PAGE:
Like the world it so carefully constructs, Beasts of the Southern Wild is both broken and transcendent—a magical revelation overflowing with misplaced hope. Writer-director-composer Benh Zietlin spins his first feature film, a fantastical mishmash of the real and surreal, like a creation myth. It begins in "The Bathtub," a pseudo-utopian community paralleling southern Louisiana. There, an array of strange and unique characters, including father and daughter Wink (Dwight Henry) and Hushpuppy (Quvenzhane Wallis), live in harmonious bliss, celebrating "more holidays than the whole rest of the world." But, as quickly as you can say Genesis 3, this paradise breaks. As Hushpuppy says in a voiceover, "The whole universe depends on everything fitting together just right," but everything isn't right. Wink learns that he is dying, and a storm—reminiscent of recent hurricanes such as Katrina—floods the land. It's the fall of a place and a people, and the moment where those people yearn to be raptured back home—to return to the way things used to be.
For Wink and Hushpuppy, though, there's no foreshadowing to one who will someday crush the head of the serpent and make all things new again—there's no hope of a savior. Yet Beasts sets its sights on hope. Through Hushpuppy's optimistic perspective, which comes alive through her poetic, sometimes nonsensical voiceovers that invoke the likes of David Gordon Green's George Washington and Terrence Malick's Days of Heaven, Zietlin pits his film against all ideas of cynicism. Sure, he portrays a dim and difficult reality filled with muck and mire—in one scene we watch a group of mystical hog-like beasts eat one of their own—but he contrasts it with a hopeful spirit, characterized in the courageous citizens of The Bathtub. In this binary world, Zietlin exalts human experience in light of life's many offerings, namely people and relationships—and even food (yes, you'll be hungry for some Cajun cuisine). Essentially, he insists that to combat death and darkness we must "dance" as a means of survival. Such glowing optimism has an undeniable appeal, especially in how it comes to the screen visually and stylistically. From an opening sequence that captures a regular Bathtub celebration, complete with booze, fireworks and dancing to the film's glorious Americana score, to pertinent moments between Wink and Hushpuppy, realized by the unforgettable turns of first-time actors Henry and Wallis, Zietlin could turn the utmost cynic into a believer in humanity.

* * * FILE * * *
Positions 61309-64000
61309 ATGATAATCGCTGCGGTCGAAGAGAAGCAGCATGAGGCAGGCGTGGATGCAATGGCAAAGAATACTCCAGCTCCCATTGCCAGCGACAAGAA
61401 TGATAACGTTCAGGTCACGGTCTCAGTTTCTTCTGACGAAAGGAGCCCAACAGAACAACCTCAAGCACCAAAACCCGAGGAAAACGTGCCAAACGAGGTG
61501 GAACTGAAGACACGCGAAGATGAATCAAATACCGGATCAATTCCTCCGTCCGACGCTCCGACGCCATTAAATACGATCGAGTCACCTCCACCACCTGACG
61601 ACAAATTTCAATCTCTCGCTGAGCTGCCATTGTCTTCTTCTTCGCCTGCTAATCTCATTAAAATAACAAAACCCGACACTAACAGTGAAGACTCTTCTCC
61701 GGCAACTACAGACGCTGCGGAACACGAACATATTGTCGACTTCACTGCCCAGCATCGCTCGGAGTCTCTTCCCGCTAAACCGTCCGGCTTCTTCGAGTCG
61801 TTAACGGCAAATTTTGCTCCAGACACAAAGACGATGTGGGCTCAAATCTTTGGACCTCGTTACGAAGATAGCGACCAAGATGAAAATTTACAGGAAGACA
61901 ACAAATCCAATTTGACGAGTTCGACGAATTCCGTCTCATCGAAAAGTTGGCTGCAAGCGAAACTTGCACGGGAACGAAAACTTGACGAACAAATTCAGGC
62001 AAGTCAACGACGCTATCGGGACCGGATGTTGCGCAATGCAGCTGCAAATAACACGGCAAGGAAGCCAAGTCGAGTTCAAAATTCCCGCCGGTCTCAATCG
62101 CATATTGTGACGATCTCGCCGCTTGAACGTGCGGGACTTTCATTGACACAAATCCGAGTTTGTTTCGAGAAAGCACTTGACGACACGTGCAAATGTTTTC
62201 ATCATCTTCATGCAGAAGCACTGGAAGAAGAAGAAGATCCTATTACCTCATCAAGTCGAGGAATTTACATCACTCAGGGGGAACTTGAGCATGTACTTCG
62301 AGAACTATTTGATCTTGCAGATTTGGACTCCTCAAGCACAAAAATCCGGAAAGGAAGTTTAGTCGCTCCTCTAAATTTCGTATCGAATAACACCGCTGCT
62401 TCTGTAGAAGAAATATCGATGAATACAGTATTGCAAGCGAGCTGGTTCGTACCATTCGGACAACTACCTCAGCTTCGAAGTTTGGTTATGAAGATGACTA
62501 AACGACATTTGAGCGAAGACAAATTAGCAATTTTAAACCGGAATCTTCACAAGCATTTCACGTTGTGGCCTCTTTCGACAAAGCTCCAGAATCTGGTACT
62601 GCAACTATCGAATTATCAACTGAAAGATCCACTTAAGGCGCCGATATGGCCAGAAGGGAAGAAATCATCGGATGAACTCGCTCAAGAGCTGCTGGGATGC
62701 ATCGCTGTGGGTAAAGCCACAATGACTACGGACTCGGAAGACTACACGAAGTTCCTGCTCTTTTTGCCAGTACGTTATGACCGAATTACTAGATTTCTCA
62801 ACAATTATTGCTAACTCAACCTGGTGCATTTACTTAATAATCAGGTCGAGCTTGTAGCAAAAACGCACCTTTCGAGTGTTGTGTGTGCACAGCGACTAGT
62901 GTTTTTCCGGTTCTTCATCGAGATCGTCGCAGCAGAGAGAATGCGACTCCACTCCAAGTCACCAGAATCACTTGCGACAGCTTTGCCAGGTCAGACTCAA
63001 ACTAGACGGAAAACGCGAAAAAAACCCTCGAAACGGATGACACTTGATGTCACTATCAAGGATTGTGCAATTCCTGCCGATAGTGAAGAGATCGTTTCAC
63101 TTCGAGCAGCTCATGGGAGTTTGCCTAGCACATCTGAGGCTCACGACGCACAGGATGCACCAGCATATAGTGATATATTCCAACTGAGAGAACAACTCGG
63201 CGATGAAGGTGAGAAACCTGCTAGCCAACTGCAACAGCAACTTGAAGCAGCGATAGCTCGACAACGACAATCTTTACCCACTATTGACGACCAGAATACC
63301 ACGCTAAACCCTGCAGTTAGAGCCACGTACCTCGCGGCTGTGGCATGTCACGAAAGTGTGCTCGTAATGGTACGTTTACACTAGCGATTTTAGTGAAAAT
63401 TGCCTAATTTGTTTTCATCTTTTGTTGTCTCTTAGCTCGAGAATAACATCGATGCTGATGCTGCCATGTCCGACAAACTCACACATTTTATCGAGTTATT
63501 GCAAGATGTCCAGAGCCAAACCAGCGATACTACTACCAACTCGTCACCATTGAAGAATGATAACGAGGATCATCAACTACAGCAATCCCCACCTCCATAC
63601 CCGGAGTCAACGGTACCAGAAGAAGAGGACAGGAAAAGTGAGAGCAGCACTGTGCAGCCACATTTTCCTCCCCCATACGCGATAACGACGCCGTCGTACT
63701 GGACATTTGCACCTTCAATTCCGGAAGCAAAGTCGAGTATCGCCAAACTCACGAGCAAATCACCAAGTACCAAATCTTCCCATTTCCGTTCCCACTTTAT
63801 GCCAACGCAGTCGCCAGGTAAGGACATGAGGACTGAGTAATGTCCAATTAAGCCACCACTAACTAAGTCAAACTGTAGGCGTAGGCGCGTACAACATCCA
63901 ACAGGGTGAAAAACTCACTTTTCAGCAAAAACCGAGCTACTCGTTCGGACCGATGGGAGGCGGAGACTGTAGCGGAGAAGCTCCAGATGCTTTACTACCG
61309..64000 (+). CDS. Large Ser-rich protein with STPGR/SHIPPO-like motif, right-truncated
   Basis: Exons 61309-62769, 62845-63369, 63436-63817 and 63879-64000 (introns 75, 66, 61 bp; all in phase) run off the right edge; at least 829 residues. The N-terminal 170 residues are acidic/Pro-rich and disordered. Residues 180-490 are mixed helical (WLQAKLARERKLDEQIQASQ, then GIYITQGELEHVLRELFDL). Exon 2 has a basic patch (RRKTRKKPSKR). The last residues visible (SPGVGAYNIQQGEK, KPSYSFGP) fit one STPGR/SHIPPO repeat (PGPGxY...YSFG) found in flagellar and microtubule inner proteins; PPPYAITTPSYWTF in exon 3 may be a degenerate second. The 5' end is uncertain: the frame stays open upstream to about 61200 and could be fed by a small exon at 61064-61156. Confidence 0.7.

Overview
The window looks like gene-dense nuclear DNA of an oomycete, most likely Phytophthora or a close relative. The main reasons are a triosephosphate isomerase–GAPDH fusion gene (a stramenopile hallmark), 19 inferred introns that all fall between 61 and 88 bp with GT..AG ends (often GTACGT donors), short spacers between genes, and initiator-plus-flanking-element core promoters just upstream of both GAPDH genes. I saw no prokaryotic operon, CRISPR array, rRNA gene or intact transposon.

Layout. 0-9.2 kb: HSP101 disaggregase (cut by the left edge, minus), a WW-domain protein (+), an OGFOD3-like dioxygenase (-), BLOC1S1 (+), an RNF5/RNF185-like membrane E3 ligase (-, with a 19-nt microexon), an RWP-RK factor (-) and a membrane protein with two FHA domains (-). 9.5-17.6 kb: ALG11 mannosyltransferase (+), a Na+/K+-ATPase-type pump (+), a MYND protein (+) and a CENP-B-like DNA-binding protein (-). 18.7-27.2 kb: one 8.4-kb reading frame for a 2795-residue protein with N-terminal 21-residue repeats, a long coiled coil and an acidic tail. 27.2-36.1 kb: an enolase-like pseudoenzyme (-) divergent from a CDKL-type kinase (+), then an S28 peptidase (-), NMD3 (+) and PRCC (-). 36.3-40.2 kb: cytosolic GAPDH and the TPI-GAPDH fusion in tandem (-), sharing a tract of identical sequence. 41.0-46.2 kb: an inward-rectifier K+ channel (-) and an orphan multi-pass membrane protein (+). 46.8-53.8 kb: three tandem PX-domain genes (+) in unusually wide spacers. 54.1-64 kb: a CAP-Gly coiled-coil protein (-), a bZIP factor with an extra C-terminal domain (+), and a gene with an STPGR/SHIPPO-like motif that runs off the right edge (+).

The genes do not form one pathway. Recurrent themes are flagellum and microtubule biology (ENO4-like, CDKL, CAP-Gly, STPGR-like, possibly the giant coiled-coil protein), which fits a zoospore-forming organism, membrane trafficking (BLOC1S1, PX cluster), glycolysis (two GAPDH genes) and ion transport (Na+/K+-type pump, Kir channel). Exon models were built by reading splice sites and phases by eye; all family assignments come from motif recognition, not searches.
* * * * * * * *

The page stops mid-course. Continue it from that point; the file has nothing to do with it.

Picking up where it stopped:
Indeed, there's truth and a rare sense of wonder and ambition to be found in Beasts. Zietlin, 29, won Sundance's Grand Jury Prize and several small awards at Cannes Film Festival, has created something unique, beautiful, and extraordinary, as every shot and scene emerges with precision and purpose. Through his lucid metaphor, Zietlin honors and represents the Bayou State in giving its people a voice—and a compelling voice at that. Instead of exploiting their post-catastrophe state by turning the film into a trite piece of sentimentality or a superficial political debate, he celebrates their identity and culture—a people who, in spite of a hard history, refuse to be anything but triumphant.
In this sense, and given the bleakness of our current social climate, Beasts feels like healing balm to a growing wound—a breath of fresh air in a suffocating pool of pessimism. But in the end, it's not: By putting the fate and hope of humankind in, well, humankind, it's more like a Band-Aid. Though Zietlin surely understands the world's woes on both a micro and macrocosmic level (hence Wink's sickness and the melting of polar ice caps), and realizes how we must live amid the chaos, he believes that it stops there.
Zietlin's view is perhaps best summed up when Hushpuppy's schoolteacher tells a group of children that they are all meat, like just another species in Darwin's survival of the fittest. Or perhaps in the juxtaposition of Hushpuppy and the actual beasts of the Southern wild. So even though Beasts does inspire and enlighten, challenging us to make the best of what we've been given, to help others along the way, and to leave a legacy—the protagonist's motivation is, after all, for people to remember that "once there was a Hushpuppy, and she lived with her daddy in The Bathtub"—it fails to point toward anything greater. The story terminates on the aptitude of man and leaves the possibility of a rescuer—of true hope—out of this otherwise pertinent and poignant picture.
Talk About ItDiscussion starters
- Beasts parallels New Orleans and Hurricane Katrina. Do you think it treats the subject sensitively? What do you think it says about the catastrophes and the people who experienced them?
- The film appears hopeful and optimistic. Do you agree? Why or why not?
- Does God play into the story? How? Is there hope of a savior?
- If the idea of a future hope or savior is absent, does that make the film any less pertinent or effective? Discuss.
The Family CornerFor parents to consider
Beasts of the Southern Wild is rated PG-13 for thematic material including child imperilment, some disturbing images, language and brief sensuality. Hushpuppy and other children from her community experience a catastrophe, losing almost everything, including loved ones. In one scene, the actual beasts of the southern wild (hog-like creatures) are shown eating their own. Minor profanity is used throughout the film; Hushpuppy says the word "pussy" twice. On one occasion, Hushpuppy drinks an alcoholic beverage. In a brief flashback, Hushpuppy's mother is shown from behind in her underwear.
Photos © Fox Searchlight
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